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feline seizures

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https://www.readbyqxmd.com/read/28720302/clinical-reasoning-in-feline-epilepsy-which-combination-of-clinical-information-is-useful
#1
Gabriela-Dumitrita Stanciu, Rowena Mary Anne Packer, Akos Pakozdy, Gheorghe Solcan, Holger Andreas Volk
We sought to identify the association between clinical risk factors and the diagnosis of idiopathic epilepsy (IE) or structural epilepsy (SE) in cats, using statistical models to identify combinations of discrete parameters from the patient signalment, history and neurological examination findings that could suggest the most likely diagnosis. Data for 138 cats with recurrent seizures were reviewed, of which 110 were valid for inclusion. Seizure aetiology was classified as IE in 57% and SE in 43% of cats. Binomial logistic regression analyses demonstrated that pedigree status, older age at seizure onset (particularly >7years old), abnormal neurological examinations, and ictal vocalisation were associated with a diagnosis of SE compared to IE, and that ictal salivation was more likely to be associated with a diagnosis of IE than SE...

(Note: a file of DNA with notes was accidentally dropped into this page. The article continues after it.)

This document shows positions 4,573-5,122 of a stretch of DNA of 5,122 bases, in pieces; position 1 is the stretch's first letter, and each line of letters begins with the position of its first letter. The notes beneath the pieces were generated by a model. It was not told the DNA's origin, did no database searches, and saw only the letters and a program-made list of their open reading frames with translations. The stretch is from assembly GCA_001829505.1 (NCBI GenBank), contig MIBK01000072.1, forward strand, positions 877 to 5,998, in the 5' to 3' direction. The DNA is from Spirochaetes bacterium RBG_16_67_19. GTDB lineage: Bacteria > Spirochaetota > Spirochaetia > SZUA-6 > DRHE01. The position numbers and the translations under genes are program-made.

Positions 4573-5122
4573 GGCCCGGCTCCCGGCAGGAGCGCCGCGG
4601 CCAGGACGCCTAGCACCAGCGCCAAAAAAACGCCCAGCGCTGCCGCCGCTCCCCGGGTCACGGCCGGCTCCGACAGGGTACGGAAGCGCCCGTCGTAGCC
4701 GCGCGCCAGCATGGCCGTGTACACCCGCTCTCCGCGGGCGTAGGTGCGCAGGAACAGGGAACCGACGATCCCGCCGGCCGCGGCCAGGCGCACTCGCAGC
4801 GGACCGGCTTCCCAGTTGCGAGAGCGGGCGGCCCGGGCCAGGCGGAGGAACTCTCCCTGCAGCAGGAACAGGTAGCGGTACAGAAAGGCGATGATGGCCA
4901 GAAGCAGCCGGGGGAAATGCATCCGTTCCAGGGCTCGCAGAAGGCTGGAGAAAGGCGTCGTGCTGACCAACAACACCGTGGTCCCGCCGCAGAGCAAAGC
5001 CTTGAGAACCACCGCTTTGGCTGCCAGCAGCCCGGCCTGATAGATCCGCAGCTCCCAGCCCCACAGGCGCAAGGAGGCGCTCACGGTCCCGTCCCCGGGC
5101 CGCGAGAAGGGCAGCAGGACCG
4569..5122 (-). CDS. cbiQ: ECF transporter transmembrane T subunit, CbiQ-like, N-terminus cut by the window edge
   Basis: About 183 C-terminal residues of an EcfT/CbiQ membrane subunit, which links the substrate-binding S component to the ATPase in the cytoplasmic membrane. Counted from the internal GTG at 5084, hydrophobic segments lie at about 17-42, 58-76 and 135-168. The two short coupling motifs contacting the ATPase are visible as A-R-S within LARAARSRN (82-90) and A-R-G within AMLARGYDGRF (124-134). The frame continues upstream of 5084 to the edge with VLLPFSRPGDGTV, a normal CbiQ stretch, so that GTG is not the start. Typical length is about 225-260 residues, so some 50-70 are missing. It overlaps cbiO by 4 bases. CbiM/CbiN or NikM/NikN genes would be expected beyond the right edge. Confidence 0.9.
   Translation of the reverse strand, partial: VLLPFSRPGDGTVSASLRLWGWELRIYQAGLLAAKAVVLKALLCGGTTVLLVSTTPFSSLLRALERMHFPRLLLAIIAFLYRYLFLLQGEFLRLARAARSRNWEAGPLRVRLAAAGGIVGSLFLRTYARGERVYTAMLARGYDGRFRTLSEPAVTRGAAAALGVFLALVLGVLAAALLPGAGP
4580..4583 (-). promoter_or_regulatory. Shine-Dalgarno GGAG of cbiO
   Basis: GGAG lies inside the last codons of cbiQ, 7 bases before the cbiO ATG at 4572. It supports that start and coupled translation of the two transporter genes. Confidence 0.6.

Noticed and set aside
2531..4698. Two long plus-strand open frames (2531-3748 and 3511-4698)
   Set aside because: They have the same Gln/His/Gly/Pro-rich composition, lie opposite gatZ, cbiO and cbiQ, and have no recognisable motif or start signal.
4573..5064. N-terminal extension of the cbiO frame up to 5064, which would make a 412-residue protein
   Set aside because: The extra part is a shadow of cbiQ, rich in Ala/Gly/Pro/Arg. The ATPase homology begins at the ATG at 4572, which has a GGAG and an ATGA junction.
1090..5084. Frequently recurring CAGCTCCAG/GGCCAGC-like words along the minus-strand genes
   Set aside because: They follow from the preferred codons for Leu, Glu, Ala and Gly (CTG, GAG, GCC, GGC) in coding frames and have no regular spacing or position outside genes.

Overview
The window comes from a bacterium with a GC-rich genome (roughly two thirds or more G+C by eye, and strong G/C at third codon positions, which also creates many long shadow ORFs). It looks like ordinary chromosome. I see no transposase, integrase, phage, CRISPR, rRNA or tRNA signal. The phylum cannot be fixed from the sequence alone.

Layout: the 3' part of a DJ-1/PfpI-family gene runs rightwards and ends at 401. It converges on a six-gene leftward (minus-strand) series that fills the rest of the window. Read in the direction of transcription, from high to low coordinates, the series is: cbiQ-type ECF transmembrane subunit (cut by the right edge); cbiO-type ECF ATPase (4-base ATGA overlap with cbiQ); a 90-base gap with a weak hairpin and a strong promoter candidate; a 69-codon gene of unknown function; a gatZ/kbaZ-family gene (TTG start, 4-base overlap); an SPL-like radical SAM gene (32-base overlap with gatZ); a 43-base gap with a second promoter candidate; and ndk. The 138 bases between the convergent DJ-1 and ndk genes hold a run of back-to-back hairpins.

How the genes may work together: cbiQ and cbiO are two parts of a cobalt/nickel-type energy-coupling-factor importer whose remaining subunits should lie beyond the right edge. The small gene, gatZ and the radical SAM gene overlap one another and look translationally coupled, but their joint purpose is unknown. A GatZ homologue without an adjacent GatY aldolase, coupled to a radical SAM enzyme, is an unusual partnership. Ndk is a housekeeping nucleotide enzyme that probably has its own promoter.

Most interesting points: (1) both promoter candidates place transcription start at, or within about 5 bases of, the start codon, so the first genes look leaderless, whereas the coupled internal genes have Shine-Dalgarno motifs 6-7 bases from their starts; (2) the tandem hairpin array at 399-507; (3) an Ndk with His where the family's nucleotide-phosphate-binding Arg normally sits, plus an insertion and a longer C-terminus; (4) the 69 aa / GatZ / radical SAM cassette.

July 2017: Veterinary Journal
https://www.readbyqxmd.com/read/28613179/unsupervised-learning-of-spike-pattern-for-seizure-detection-and-wavefront-estimation-of-high-resolution-micro-electrocorticographic-%C3%AE-ecog-data
#2
Yilin Song, Yao Wang, Jonathan Viventi
For the past few years, we have developed flexible, active, multiplexed recording devices for high resolution recording over large, clinically relevant areas in the brain. While this technology has enabled a much higher-resolution view of the electrical activity of the brain, the analytical methods to process, categorize and respond to the huge volumes of seizure data produced by these devices have not yet been developed. In this work we proposed an unsupervised learning framework for spike analysis, which by itself reveals spike pattern...